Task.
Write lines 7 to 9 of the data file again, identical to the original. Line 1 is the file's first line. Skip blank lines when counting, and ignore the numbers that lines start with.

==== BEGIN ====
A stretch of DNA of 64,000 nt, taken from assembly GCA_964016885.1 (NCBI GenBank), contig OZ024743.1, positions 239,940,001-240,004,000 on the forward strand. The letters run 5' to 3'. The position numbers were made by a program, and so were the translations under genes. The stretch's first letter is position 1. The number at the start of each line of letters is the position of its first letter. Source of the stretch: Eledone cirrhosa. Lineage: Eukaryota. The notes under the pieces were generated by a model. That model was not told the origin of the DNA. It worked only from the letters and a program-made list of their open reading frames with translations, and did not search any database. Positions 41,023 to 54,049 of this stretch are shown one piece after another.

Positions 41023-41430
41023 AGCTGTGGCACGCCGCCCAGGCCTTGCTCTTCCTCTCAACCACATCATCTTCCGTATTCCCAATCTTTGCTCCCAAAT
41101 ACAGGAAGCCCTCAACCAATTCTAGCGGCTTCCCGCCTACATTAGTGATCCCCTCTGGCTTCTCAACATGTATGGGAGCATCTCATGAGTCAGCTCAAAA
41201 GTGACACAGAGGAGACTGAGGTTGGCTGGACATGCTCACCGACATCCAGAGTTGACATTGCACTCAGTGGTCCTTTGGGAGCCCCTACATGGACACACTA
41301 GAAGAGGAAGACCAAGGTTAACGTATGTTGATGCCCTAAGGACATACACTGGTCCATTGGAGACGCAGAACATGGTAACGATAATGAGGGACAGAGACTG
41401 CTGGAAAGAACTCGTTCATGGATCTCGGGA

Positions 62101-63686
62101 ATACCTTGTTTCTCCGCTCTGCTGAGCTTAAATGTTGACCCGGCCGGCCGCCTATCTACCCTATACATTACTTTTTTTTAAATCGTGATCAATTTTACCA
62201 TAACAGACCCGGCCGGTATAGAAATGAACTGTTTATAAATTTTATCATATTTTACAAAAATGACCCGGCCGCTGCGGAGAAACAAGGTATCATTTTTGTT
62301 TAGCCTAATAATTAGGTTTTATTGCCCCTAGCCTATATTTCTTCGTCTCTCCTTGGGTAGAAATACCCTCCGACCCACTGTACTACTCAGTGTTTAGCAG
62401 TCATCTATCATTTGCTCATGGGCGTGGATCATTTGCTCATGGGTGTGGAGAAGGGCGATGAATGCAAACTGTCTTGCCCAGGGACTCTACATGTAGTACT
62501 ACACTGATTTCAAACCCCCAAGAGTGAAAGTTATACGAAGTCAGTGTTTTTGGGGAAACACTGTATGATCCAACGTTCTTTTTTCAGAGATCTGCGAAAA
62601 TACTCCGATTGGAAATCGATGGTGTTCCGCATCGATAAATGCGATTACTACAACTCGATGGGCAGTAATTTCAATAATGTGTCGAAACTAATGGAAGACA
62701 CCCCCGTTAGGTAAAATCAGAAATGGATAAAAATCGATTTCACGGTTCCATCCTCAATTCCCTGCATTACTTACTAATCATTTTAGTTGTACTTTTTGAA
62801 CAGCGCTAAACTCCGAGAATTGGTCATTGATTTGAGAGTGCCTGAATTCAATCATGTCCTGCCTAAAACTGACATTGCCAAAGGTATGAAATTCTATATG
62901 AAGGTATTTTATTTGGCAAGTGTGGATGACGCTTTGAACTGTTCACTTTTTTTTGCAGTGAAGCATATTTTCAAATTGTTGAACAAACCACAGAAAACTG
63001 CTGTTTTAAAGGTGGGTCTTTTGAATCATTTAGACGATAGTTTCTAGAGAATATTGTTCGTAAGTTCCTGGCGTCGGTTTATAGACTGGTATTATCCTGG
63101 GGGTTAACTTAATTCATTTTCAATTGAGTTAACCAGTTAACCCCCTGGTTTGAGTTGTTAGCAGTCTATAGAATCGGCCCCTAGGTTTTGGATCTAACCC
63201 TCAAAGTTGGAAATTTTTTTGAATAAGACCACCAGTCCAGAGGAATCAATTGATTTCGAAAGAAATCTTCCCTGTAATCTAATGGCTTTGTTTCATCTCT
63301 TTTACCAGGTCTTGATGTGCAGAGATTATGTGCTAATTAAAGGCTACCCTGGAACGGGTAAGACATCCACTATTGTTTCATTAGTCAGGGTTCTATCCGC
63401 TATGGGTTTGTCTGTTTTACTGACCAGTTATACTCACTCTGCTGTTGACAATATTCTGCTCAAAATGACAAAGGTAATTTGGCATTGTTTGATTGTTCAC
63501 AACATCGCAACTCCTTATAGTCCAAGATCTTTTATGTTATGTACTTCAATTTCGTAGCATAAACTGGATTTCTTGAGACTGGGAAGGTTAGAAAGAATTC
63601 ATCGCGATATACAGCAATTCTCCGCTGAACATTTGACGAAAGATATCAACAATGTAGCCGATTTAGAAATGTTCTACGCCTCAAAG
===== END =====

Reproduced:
41401 CTGGAAAGAACTCGTTCATGGATCTCGGGA

Positions 62101-63686
62101 ATACCTTGTTTCTCCGCTCTGCTGAGCTTAAATGTTGACCCGGCCGGCCGCCTATCTACCCTATACATTACTTTTTTTTAAATCGTGATCAATTTTACCA